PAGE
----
Joe Plumber

Started the night off here (pictured above, planted on the couch with friends and long-term documentary subjects Tripp Wallin and Zach Spencer) watching what could be the most patronizing amalgamation of soundbites in the last 48 hours of television history.  You know, the whole 'Joe Plumber' exchange in which we are introduced to "the nation's everyman." Apparently the protagonist of this little fairy tale is concerned about his taxpaying role as an average, ordinary, regular guy earning the meager scrap wage of a quarter million dollars annually. (awesome work on the 'everyman' verbage there, Fox News)

For anyone who missed that --the figure, again --is a quarter million bucks.  And that number, according to the McCain camp, sits firmly among the rolls of the American middle class.

So, I guess, in an era where '30 is the new 20' it must also follow that $250,000 is the new $35,000... and $35,000 is the new $12,000 and so on.  

The thing about politics is that these snarky little soundbites --the way the public gets to peek through the periscope from which our politicians look back at us --leave a lot of room for cynicism.  For me, it's a tough to walk the tightrope over that alligator pit, trying to keep in mind that the promise that I'm looking for is not necessarily about the bottom line on my income taxes, but rather how that number translates back into the living, breathing people of a stripe a little more ordinary than our quarter million dollar plumber.


Thankfully, where the politicians fall off the sincerity wagon, it's always nice to be able to count on the cultural front to pick up those pieces and put them back in their rightful places.  Read a good interview in The Onion yesterday with David Byrne in which he talked about the role of sincerity in music (and, in my opinion, art, literature, culture, etc.)  He says: 
"When you see or hear a singer or a performer who has this incredible charismatic gift or this incredible voice --who could sing the phonebook and make you cry --they often fall into performing or recording substandard material, because it's so easy for them to pull it off.  Whereas somebody who has to try harder, and you can sense that in their performance, you kind of believe it a little bit more."
For anyone who doesn't like to read, you can see Bill Hicks express this same idea (with a little more, um, clarity) here.  Townes Van Zandt plays it here.  The obscure and fantastic Friends Forever gang do it here.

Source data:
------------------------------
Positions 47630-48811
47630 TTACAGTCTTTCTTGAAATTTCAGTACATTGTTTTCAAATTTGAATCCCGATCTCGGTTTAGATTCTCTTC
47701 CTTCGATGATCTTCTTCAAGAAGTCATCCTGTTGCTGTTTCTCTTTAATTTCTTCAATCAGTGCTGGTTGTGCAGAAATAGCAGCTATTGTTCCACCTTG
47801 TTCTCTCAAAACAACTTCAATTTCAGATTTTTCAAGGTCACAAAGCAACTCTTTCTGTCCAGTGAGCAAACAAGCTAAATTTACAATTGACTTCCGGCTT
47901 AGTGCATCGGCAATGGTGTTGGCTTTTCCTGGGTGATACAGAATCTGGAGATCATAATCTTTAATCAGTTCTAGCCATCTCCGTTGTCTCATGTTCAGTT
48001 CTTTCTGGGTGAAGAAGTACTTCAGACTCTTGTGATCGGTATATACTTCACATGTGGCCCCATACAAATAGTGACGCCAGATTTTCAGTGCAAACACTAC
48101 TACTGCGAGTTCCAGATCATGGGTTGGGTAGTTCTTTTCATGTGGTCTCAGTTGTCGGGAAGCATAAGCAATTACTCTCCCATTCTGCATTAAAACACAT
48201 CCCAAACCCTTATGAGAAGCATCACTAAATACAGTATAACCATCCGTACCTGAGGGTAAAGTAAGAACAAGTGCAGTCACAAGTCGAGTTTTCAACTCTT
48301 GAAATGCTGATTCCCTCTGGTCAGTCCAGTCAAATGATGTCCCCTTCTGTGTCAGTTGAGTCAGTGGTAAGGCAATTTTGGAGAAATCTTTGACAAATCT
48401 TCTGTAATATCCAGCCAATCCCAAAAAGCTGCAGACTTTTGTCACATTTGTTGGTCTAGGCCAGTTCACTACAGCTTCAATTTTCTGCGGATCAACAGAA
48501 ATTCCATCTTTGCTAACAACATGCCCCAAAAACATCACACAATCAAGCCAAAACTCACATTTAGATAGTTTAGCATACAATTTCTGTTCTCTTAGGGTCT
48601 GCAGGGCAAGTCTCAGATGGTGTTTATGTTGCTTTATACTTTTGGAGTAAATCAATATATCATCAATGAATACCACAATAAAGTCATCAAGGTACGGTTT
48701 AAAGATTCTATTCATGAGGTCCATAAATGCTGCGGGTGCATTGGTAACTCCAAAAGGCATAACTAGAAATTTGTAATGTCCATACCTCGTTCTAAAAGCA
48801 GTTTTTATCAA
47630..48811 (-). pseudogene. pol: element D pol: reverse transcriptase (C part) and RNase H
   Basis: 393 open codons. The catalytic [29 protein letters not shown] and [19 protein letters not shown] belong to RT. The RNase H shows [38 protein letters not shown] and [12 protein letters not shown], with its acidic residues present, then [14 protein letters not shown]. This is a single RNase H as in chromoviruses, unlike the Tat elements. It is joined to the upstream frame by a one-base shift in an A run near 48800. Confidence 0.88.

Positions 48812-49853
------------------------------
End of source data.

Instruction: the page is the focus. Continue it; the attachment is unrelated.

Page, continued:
Or you could have just gone to the show last night at Denver's Glob and watched four of the most intense and honest sets that have been played to an audience of 15 (and, no doubt would have played the same to an empty room).   Unlike politics, the currency of culture is real people and the value of each denomination is measured in terms of sincerity, honesty, congruency between person and art, the way we want to believe of the artist that the product they create is born of a compulsion, of something greater than themselves --that the result is honest because it couldn't have happened any other way.  I guess, when it's all said and done, we want to believe that when a tree falls in the woods, and there is nobody around to hear it, that it still makes a noise.  

And after last night, I'm quite certain that it does.

Photographer and musician, Sean Chisholm, of experimental noise band, Vampire Pussy, setting up for his show.  (Also pictured above during his set)
The Judy Experience.  Saxophone-playing-goat-mask-wearing-multimedia show.


max bittle said...


i finally saw that townes documentary a few weeks back. damn......

the man lived hard.

hope your well dude.


Semana OnĂ­rica said...

It´s weird...

I just found out we have the same last name.

Adam Welch said...

Hey Matt, I just subscribed to your blog. I would have subscribed months ago if I were with-it technologically. Those shots of Arapahoe county that ran in Time were really top notch stuff. Also, your polaroids from all your recent work are really going to hit it big. I see gallery space in NYC --Obama accepting the nomination, the kid with the snake in Aurora... These are the best pics I have seen for some time.